In visits to “red zone” areas, deemed out of bounds by US and other foreign embassies, and high-level interviews, locals and senior officials told BuzzFeed News that the worst military fiasco under the Trump administration came after US soldiers rushed into a hornet’s nest of militants with insufficient intelligence, while a series of “negligent” decisions during the operation handed an accidental victory to an ISIS offshoot. The incident highlights the consequences of the US prizing firepower over intelligence-gathering, even in militant-controlled terrain where local military partners are on the backfoot. And it comes as Special Force troops are being drawn deeper into shadow wars against militant Islamists on the continent — wars that have no military solution, according to those mired within them. [Continue reading…]

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America’s uncritical admiration for its generals

Suzanne Garment writes: Trump came to office promising a return to American strength after years of what he calls failed foreign policy by an effete establishment. But Trump isn’t exactly an embodiment of American toughness: He’s an overweight and out of shape 71-year-old man who escaped military service by claiming bone spurs and has said he fought his personal Vietnam on the battlefield of sexually transmitted diseases.

You can see why he’d want alpha males around — not so much to wage war as because he seeks personal proximity to masculine winners. The generals lend Trump masculinity by association.

Yet Trump’s delight in proximate alpha males presents him with a dilemma because he also clearly enjoys dominating others and has a keen — critics might say pathological — sense of threats to his dominance. This makes him intolerant of alpha male behavior.

Mattis succeeds by speaking to Trump “candidly but respectfully” and “plays down disagreements in public.”

When former White House chief strategist Steve Bannon made the cover of Time Magazine, Trump reportedly complained to staffers, according to The New York Times. Several months later, the advisor was gone. Bannon’s return to Breitbart allowed Trump to make him a confidant again, without admitting that Bannon might be pulling the strings of power. But Breitbart’s current critique of Trump’s strategy in the Russia probe shows the unreliability of such a relationship.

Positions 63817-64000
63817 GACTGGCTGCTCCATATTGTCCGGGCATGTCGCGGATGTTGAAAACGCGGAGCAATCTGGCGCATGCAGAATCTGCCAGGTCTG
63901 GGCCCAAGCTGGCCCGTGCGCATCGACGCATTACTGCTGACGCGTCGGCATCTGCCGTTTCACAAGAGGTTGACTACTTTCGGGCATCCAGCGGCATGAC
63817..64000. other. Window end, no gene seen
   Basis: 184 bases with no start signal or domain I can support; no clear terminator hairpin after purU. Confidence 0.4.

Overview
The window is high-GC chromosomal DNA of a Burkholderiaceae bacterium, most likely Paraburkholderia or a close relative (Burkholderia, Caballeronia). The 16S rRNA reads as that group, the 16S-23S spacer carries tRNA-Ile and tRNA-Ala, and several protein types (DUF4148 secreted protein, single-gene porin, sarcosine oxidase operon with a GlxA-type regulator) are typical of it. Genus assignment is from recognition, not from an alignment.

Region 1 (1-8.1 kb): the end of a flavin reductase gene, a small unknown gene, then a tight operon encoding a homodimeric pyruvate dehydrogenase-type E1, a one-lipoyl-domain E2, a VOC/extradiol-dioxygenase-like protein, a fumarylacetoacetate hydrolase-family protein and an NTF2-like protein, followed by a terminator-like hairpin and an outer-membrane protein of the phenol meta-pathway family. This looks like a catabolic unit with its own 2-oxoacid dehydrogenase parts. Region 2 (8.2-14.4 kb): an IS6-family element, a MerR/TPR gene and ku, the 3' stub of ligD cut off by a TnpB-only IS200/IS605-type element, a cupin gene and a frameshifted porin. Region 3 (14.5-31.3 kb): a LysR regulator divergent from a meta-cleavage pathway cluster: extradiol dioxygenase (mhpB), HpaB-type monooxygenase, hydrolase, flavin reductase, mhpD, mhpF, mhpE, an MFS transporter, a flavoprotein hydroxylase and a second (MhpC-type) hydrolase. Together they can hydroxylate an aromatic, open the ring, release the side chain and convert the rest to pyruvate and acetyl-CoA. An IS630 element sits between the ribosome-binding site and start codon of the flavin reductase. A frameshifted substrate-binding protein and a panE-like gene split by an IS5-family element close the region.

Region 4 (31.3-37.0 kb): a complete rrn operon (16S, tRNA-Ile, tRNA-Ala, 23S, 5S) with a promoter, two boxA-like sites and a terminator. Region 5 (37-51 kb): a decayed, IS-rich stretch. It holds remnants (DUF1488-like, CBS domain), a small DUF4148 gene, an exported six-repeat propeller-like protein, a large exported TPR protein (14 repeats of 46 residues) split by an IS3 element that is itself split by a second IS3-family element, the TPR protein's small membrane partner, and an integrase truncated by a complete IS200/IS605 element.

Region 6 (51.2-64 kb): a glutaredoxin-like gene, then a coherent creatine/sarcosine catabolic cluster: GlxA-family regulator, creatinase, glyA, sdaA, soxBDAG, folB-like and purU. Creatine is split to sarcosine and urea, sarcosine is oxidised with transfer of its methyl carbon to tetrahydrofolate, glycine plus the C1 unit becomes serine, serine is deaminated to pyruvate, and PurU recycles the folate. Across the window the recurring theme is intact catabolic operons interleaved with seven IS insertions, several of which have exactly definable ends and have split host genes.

Herein lies the beauty of generals. Despite their alpha male-ness, generals obey the code governing the American military: They are explicitly constrained by the Constitution’s provisions that civilians control the military. Even after serving, generals respect these constraints. As The Washington Post recently observed about Mattis, he succeeds by speaking to Trump “candidly but respectfully” and “plays down disagreements in public.”

This combination of masculinity and deference isn’t an oxymoron but an amalgam that perfectly suits Trump’s needs.

If you’re Trump, it’s a treasure you don’t easily discard. No wonder Trump keeps calling them “my generals” in the same proprietary way he’s called his wife, Melania, “my supermodel.”

But will this formula allow the generals to be the “adults in the room,” restraining a president who lacks impulse control?

Don’t count on it. We’re not talking Dwight D. Eisenhower or George C. Marshall here, let alone Colin Powell or Alexander Haig — just your basic war heroes. When generals have to perform beyond their political competence, they’re as fallible as anybody else. [Continue reading…]

As every marketing executive knows, Americans are suckers for attractive packaging and strong branding.

A sharply cut uniform and a few gleaming stars, present or past, is all it takes to mask the frail content of men who clearly don’t fully embody the qualities they are meant to represent.

Supposedly, the uniform is the ultimate representation of patriotism — the willingness to die for ones country — yet who in all seriousness can pretend that serving as a pillar, or to be more precise as a crutch, in this administration is an act of patriotism?

These generals, just like all their non-military cohorts were to some degree enticed by the allure of power and the hook of their own vanity around which no doubt they each embellished some noble narrative to rationalize their prostitution to the ultimate pimp.

Service with honor is one thing and obedience to Donald Trump is another, but there is no way to marry the two.

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Roy Moore’s Alabama

Howell Raines writes: The hickory tree, which stood hard by the unpaved road at the northeast corner of my grandparents’ front yard, is gone. So is the bipartisan flexibility it symbolized in the alliance of an anti-Wallace Democrat like Mr. Elliott and my grandfather, a conservative populist Republican. Like much of Appalachia, Winston County had very few slaves, and black people now account for less than 1 percent of the residents. A visiting Canadian journalist wrote recently that folks here are tight-lipped around outside reporters. The Walker graves in the Baptist cemetery give me dirt-road cred, but I didn’t push too hard. These people fear being depicted as “total rednecks” and argue urgently that they do not fit the stereotype. Neat brick bungalows have replaced ramshackle farmhouses. The community center conducts weekly yoga and aerobics classes, and the literary society convenes once a month.